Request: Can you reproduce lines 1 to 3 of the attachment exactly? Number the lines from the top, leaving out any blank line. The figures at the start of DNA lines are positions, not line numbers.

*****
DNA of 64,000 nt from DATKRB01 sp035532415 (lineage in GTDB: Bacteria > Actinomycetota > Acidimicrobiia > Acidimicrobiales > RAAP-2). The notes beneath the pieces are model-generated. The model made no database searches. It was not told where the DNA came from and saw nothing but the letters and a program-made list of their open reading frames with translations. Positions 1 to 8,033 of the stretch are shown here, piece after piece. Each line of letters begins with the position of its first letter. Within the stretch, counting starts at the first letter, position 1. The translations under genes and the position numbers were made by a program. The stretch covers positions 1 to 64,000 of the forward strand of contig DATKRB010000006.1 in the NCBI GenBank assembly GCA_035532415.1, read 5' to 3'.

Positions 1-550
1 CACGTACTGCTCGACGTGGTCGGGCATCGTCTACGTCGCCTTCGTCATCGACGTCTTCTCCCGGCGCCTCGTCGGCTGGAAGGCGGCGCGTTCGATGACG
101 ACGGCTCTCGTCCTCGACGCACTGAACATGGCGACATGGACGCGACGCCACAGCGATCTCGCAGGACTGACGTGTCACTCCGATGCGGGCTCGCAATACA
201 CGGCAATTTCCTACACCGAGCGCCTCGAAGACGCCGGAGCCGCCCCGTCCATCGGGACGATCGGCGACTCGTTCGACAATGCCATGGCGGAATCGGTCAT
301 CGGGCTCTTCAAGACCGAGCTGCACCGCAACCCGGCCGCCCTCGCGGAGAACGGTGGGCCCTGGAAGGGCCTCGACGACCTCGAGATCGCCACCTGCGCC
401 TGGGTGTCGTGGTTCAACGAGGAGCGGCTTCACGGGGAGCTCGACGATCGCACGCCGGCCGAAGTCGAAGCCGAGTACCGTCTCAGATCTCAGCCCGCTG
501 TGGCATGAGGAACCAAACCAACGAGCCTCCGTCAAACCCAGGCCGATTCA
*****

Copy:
DNA of 64,000 nt from DATKRB01 sp035532415 (lineage in GTDB: Bacteria > Actinomycetota > Acidimicrobiia > Acidimicrobiales > RAAP-2). The notes beneath the pieces are model-generated. The model made no database searches. It was not told where the DNA came from and saw nothing but the letters and a program-made list of their open reading frames with translations. Positions 1 to 8,033 of the stretch are shown here, piece after piece. Each line of letters begins with the position of its first letter. Within the stretch, counting starts at the first letter, position 1. The translations under genes and the position numbers were made by a program. The stretch covers positions 1 to 64,000 of the forward strand of contig DATKRB010000006.1 in the NCBI GenBank assembly GCA_035532415.1, read 5' to 3'.

Positions 1-550
1 CACGTACTGCTCGACGTGGTCGGGCATCGTCTACGTCGCCTTCGTCATCGACGTCTTCTCCCGGCGCCTCGTCGGCTGGAAGGCGGCGCGTTCGATGACG